More on that later. Let's start with the practical side of showing up. This is the “rehearsal's at 7:00, so I'm going to be there, ready to go, at 6:45” part of showing up. This attitude says to the person or people who are waiting for you that you care, that you want to be there, that that this project is of value, and that the time of every single person involved is of value. Not showing up in this practical sense is the fast track to failure. Look, producing art of any value or merit is time-consuming and expensive. Always has been and always will be. We can't afford to start rehearsal 30 minutes late because you couldn't anticipate that there would be rush-hour traffic, just like there is every day of the week. There's a very good chance that we can find someone who is just as skillful and talented as you who will show up on time.

And don't think that this attitude is only for those getting started in the business. As many of you know, I recently had the opportunity to perform Miss Lynch in Walnut St. Theatre's production of Grease. At an Equity theatre like Walnut St., every performer must be in the theatre 30 minutes before the curtain goes up. It's called half hour. Because I was understudying, I showed up an hour and a half before curtain; I prefer to be in the theatre early, taking care of any issues that might have arisen since the last performance and focusing my energy. Since the rest of the cast was three months into the run, I was pretty certain I would be the first person in the theatre. Boy, was I wrong. Every night I walked in, there were at least four other performers already there. They were eating and talking, general hanging around stuff for the most part, but they had shown up. And that attitude is a big part of why those people are working at a theatre like Walnut St..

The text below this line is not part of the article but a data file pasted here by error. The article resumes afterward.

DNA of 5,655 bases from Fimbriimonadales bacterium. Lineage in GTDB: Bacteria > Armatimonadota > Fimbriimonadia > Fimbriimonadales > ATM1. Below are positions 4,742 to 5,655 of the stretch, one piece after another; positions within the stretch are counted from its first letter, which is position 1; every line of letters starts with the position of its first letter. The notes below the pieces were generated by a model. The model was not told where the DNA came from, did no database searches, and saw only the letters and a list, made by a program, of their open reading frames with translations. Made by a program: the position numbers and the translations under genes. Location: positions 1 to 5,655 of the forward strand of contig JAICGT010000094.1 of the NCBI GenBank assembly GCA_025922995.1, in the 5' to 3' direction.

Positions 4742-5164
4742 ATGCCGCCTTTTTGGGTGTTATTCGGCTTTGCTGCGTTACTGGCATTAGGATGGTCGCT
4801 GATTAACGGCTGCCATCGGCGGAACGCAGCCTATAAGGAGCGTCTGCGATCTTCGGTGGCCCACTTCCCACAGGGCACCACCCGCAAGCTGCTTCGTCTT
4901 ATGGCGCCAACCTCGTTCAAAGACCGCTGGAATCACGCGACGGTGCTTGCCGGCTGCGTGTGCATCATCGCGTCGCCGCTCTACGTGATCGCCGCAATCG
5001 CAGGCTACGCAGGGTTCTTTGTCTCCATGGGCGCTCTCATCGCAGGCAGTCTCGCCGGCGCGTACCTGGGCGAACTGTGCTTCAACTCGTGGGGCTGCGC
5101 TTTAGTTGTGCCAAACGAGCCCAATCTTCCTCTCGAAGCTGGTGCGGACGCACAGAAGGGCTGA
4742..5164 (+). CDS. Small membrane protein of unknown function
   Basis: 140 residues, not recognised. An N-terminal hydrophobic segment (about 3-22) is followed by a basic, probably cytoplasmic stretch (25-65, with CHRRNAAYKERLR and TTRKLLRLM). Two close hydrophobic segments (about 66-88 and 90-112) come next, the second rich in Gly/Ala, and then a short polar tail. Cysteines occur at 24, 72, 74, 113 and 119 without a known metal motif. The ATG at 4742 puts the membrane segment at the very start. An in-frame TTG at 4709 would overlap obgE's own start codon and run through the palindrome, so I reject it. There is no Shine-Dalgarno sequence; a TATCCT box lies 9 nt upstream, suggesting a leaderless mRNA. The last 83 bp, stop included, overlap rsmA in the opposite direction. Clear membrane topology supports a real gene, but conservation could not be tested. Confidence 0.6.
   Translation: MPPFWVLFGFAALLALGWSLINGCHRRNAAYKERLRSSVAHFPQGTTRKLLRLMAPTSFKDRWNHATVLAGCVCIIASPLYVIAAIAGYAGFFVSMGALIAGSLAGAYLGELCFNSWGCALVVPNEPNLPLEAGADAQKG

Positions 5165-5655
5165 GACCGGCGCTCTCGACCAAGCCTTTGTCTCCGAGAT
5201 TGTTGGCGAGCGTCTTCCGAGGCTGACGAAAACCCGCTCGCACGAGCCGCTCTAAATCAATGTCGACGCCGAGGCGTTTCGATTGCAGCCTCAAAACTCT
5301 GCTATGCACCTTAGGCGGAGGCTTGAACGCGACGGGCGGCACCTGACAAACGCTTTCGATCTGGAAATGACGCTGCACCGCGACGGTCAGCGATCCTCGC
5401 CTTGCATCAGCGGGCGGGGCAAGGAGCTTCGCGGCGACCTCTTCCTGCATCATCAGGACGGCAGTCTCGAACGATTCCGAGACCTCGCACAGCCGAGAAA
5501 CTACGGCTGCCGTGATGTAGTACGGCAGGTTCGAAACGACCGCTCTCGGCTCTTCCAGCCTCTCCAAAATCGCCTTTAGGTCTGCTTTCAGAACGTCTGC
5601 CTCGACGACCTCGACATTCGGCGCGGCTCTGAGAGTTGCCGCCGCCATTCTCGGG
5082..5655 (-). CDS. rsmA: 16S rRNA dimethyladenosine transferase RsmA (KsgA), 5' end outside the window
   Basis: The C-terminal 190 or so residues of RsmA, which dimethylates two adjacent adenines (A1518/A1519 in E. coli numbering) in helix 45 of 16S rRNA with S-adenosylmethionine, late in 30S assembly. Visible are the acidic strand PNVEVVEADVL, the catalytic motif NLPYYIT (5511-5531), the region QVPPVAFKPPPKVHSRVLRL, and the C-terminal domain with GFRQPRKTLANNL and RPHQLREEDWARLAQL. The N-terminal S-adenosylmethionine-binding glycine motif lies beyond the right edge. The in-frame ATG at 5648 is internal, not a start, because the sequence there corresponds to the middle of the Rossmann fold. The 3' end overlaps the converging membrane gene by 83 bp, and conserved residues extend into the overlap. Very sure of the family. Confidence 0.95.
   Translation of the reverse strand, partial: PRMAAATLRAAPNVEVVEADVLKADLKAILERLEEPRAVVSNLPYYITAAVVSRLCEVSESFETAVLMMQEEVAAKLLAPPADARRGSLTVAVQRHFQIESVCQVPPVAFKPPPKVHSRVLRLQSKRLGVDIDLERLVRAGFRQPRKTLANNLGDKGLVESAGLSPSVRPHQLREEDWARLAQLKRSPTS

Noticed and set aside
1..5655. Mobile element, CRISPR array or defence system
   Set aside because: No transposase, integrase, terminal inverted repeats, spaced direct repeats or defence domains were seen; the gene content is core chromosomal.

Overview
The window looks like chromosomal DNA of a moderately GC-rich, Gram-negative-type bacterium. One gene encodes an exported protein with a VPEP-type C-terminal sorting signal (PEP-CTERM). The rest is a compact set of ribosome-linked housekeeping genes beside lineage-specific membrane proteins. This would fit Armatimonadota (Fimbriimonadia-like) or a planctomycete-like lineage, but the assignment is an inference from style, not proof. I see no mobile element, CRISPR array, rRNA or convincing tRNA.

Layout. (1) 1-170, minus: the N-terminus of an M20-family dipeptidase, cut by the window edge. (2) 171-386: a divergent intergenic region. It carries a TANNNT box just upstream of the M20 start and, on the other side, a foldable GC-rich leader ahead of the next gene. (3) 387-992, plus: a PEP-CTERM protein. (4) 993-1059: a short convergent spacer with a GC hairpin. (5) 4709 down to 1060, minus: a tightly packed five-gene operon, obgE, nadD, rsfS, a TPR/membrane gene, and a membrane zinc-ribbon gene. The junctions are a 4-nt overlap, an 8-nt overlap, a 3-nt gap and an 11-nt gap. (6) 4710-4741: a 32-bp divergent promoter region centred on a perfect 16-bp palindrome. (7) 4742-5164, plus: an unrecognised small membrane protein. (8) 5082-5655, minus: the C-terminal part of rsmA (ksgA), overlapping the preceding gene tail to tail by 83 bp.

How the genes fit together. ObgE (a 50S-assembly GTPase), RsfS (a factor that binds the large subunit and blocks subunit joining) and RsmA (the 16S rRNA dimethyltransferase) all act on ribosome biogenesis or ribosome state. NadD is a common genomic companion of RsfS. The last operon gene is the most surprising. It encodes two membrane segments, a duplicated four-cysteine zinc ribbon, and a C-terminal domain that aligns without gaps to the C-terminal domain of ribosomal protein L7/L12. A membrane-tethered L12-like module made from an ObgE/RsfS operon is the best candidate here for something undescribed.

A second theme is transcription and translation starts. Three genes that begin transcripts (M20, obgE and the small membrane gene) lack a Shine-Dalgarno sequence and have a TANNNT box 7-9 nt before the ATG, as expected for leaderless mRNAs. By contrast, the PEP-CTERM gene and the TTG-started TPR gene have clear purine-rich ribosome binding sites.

I can think of at least one other Show Up example. This one has stuck with me since early in my operatic career.  I think it was probably the first time the light bulb went on in my head, and I recognized the importance of showing up.